Monday, September 9, 2019

American Koreans vs Korean Americans Research Paper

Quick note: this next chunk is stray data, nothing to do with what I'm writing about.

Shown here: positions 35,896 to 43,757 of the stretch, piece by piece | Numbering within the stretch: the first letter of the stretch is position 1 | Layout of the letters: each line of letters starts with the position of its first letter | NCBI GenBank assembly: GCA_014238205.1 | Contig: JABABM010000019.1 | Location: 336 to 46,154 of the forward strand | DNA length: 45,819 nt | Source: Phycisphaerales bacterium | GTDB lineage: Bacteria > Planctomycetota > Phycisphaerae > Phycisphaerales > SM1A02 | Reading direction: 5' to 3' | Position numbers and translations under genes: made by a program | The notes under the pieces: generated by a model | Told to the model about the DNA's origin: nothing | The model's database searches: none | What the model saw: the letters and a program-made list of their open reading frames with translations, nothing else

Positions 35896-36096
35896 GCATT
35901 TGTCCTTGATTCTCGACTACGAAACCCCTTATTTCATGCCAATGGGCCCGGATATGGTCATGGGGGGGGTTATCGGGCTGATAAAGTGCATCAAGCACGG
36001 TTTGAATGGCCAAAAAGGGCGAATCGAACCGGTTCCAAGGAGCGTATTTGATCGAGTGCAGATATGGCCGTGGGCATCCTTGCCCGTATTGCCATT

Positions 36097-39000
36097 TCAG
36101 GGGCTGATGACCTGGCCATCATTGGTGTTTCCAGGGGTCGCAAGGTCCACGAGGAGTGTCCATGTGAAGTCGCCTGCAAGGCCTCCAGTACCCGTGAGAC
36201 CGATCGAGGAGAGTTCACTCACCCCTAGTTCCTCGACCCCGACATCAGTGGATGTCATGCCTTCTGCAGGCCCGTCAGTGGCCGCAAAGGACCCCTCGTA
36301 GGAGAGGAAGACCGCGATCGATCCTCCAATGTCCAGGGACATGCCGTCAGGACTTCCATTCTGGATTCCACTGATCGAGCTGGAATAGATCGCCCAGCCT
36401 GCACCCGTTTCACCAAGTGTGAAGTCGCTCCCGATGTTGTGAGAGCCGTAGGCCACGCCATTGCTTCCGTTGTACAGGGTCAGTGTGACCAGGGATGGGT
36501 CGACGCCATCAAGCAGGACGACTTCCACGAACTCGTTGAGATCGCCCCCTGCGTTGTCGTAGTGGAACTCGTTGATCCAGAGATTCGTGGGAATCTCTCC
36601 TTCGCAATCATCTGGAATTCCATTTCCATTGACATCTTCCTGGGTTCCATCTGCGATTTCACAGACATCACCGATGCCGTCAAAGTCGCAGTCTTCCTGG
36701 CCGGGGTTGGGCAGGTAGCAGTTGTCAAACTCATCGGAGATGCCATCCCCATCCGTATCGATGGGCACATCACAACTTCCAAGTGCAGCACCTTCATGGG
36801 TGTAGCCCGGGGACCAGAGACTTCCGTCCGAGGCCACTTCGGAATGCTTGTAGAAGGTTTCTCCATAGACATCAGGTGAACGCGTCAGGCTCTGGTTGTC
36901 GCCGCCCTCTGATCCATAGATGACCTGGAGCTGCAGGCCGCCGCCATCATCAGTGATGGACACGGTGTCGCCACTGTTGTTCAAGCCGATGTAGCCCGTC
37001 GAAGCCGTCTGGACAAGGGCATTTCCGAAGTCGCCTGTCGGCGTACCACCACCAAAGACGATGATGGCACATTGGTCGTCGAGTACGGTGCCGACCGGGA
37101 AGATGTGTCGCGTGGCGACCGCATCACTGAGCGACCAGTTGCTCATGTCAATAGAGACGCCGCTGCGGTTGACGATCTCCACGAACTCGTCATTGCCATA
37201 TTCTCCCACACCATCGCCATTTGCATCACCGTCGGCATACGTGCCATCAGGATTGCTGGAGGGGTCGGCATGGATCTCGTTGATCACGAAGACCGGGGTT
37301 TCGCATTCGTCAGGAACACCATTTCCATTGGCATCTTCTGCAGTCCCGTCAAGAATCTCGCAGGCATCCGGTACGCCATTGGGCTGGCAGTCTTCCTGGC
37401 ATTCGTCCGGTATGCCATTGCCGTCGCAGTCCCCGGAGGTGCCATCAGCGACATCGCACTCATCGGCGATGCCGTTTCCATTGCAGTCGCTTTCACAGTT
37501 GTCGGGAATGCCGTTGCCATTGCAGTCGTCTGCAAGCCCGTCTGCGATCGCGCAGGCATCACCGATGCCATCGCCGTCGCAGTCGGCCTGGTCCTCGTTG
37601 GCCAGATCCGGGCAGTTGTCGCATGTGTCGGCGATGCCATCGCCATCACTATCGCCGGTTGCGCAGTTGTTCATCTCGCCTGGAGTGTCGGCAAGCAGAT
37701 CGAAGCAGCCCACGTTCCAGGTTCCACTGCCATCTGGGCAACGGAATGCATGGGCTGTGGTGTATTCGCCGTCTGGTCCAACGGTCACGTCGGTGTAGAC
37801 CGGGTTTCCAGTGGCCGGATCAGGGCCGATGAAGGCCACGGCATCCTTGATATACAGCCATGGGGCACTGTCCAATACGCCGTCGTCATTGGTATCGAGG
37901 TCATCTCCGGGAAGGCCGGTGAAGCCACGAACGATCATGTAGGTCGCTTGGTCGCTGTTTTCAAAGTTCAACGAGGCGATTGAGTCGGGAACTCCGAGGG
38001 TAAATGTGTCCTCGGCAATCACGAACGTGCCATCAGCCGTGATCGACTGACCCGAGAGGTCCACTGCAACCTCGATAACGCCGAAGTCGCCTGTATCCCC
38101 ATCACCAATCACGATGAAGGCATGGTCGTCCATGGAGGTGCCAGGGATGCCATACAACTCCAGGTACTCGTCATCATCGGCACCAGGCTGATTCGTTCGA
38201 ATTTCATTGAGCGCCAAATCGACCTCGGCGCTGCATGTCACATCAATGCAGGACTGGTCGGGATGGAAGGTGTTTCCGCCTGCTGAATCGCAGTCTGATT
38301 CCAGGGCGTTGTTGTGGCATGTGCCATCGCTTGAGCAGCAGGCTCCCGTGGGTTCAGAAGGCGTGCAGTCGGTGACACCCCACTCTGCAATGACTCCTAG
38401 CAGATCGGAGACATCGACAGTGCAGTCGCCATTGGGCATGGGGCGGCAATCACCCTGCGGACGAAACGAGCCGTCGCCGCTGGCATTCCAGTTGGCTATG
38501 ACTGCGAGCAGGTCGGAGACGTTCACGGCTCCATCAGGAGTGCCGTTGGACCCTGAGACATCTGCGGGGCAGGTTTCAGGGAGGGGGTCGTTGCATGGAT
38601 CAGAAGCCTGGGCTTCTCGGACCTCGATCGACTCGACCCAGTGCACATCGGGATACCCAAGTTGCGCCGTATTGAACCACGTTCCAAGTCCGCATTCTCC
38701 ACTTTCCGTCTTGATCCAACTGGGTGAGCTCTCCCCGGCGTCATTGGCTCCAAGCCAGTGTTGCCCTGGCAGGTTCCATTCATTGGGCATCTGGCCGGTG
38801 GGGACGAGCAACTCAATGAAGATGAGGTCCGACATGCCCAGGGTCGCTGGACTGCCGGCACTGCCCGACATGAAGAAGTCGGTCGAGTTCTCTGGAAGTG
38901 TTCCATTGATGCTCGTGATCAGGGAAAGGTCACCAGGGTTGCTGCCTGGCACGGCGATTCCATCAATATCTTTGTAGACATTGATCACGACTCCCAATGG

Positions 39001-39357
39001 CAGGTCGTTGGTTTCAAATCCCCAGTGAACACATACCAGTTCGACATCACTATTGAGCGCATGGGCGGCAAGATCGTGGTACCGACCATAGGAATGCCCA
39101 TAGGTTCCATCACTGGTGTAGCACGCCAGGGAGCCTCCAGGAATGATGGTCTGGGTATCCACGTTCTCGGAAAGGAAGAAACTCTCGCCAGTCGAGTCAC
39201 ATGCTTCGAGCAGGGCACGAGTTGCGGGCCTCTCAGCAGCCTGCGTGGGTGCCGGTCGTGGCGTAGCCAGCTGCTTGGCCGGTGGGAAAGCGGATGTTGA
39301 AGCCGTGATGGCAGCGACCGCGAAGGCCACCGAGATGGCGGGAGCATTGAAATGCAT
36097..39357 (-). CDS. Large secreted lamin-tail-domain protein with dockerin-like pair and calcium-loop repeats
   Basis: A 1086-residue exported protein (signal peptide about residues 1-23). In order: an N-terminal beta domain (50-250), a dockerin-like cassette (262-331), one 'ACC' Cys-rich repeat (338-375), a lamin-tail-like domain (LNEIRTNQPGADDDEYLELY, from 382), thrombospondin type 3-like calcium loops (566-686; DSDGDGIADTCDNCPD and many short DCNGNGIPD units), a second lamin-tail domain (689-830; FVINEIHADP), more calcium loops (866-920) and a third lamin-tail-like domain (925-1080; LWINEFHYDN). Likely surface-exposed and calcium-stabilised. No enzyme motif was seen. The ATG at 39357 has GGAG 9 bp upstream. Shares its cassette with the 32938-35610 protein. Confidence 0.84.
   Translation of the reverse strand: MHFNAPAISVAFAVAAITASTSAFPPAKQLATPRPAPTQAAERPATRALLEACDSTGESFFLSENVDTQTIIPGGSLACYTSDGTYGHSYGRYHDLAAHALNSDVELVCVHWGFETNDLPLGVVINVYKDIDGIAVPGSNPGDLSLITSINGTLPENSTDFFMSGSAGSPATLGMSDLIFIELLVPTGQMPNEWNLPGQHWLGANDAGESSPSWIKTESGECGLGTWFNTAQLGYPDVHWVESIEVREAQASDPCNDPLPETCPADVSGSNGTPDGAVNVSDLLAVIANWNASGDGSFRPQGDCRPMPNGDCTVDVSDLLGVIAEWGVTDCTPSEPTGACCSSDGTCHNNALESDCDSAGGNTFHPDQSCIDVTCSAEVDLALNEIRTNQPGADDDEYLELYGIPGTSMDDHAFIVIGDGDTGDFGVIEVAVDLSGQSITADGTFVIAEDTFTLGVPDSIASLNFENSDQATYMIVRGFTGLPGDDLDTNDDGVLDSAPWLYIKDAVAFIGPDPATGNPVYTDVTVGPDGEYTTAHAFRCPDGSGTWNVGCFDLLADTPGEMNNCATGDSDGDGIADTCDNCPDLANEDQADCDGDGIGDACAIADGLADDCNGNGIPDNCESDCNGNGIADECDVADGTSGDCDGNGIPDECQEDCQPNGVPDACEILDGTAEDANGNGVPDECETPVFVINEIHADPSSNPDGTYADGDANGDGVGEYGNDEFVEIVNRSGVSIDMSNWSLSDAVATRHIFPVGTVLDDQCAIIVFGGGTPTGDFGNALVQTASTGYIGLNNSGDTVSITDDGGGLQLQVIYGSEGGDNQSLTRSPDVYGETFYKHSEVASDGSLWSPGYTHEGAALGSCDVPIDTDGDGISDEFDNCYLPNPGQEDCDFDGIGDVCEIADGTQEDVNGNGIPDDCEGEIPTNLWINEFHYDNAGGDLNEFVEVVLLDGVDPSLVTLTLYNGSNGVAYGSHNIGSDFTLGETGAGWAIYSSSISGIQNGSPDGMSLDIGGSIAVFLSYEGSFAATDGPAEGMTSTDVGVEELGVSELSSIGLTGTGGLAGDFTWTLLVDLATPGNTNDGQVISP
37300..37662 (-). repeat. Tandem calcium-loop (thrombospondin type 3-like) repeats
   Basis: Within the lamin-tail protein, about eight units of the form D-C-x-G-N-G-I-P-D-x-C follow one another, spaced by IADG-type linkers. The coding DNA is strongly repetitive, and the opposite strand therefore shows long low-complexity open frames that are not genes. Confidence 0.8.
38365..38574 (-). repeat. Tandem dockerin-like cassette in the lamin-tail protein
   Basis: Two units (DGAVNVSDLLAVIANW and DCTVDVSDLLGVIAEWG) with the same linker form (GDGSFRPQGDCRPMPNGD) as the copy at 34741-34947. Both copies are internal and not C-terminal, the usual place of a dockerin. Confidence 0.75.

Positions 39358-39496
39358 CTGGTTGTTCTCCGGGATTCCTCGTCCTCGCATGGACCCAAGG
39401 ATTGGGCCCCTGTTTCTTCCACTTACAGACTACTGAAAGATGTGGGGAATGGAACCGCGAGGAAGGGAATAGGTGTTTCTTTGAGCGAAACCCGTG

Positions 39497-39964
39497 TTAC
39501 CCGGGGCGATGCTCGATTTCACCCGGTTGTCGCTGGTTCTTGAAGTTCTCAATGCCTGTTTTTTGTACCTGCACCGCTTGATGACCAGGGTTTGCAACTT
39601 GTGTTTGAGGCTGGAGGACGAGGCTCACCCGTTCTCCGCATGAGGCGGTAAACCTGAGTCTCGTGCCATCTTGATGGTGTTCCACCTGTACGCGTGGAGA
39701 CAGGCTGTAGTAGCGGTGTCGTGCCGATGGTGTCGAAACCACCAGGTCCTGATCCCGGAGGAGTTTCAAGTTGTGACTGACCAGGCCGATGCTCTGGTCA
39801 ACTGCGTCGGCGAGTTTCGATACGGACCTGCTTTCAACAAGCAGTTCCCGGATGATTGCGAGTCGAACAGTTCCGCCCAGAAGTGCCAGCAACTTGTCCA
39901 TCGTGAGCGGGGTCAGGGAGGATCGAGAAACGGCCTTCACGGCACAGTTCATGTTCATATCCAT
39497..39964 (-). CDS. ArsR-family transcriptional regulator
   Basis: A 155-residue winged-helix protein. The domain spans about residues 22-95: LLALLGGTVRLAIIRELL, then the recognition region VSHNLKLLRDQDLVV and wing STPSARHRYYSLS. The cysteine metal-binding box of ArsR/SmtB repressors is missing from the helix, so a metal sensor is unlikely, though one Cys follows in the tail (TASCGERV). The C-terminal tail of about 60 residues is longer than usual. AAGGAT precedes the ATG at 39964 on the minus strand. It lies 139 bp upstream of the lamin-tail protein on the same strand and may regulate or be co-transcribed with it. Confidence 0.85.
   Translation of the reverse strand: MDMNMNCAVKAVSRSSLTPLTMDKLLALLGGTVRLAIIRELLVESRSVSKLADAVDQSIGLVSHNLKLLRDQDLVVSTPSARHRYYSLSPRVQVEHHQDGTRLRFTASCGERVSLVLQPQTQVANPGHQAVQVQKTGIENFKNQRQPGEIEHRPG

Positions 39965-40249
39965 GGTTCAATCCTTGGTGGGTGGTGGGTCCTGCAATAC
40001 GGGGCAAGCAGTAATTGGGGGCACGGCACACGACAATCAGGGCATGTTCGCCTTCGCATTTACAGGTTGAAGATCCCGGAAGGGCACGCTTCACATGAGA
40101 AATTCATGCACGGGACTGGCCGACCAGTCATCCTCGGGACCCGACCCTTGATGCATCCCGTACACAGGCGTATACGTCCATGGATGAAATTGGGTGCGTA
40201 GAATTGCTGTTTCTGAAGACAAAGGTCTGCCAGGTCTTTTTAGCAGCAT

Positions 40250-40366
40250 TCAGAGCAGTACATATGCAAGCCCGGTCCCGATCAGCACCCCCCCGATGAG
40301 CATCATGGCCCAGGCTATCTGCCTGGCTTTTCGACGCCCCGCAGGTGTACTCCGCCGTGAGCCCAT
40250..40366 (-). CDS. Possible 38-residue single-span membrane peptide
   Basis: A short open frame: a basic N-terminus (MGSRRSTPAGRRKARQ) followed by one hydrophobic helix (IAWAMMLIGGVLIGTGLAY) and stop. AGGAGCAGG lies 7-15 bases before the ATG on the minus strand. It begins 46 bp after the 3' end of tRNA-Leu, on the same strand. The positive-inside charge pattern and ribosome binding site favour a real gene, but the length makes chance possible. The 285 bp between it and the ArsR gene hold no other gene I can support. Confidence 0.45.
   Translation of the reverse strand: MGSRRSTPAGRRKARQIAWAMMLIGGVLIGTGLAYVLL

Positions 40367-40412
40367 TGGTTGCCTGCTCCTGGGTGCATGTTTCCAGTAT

American Koreans vs Korean Americans - Research Paper Example Earlier migrants were mostly concentrated in Hawaii and were recruited to work in sugarcane fields in Hawaii region. Over the period of time, regional dispersion of Koreans increased throughout the mainland. From 1990 to 2000, concentration of Korean Americans was mostly in Georgia (Suarez-Orozco, Suarez-Orozco and Qin-Hilliard 192). Pre and Post 1965 wave of immigrants from Korea was associated with particular industries such as retail stores, nail salons, travel agencies, liquor stores etc. Most of such industries were labor intensive in nature; however, the major reason of why Koreans engaged into such labor intensive industries was to create better opportunities for their children to get into better schools (Choi 55). American Koreans however, is a very small group comprising those who were either defectors or were taken as prisoners during the war in Korea (Hastings 35). This group is relatively small; however, it is significant in the sense that it also represents dual cultures of America and Korea. What is critical to note also that some of the POWs were taken by China from North Korea, indicating involvement of multiple players in redefining the overall future and cultural identity of this new group. Most of the POWs were largely influenced by the Chinese ideology. As such, both groups have now developed their distinct and separate identity and political ideologies. Their distinct cultural identity is considered as an important way through which they actually separate themselves from other groups, and this also reflects their overall perceptions for admission process. This paper will discuss this, and it will also explore how American Koreans and Korean Americans actually carry the overall cultural identity for their admissions. 1. Cultural Identity and Admission Process Having students from countries where English is not a dominant language or students belonging to different cultural groups always raises certain important political as well as cultural issues. Universities require declaration of ethnic origin of the students and gaps have been observed in the admission scores of Asian and White students. Universities like Vanderbilt publically announced to increase the number of Jews students over a certain period of time however, ignore to take into consideration more able Asian students with better SAT and other scores. (Golden 69) Conflict theory, however, suggests that admission exams are often culturally biased and are made in such a way that only members from dominant groups can get admission into such universities as well as colleges. It is also critical to note that most of the American-Koreans have actually failed to get into the inner and deeper level of American society. This cultural aloofness therefore also reflects how American Koreans actually perceive the overall admission process. The monolithic and historical representation of Asian American students in universities has largely remained unstable. The race based c haracterization of the students not only remained contextual in nature but also shaped by multiple motives. (Hurh 65) Applying this theory on the American Koreans clearly suggests that American universities have certain preferences. The overall tests are designed in such a manner that only people belonging to certain ethnic and cultural groups are able to get through the admission process. Most of those who attend the church with me feel strongly that admission process is developed in a manner that favors certain groups, and despite all the merit and skills required to get into top universities, not many American Koreans are able to get through this. (Kibria, 30) There have been significant decisions by universities such as Yale and Harvard wherein minimum SAT scores

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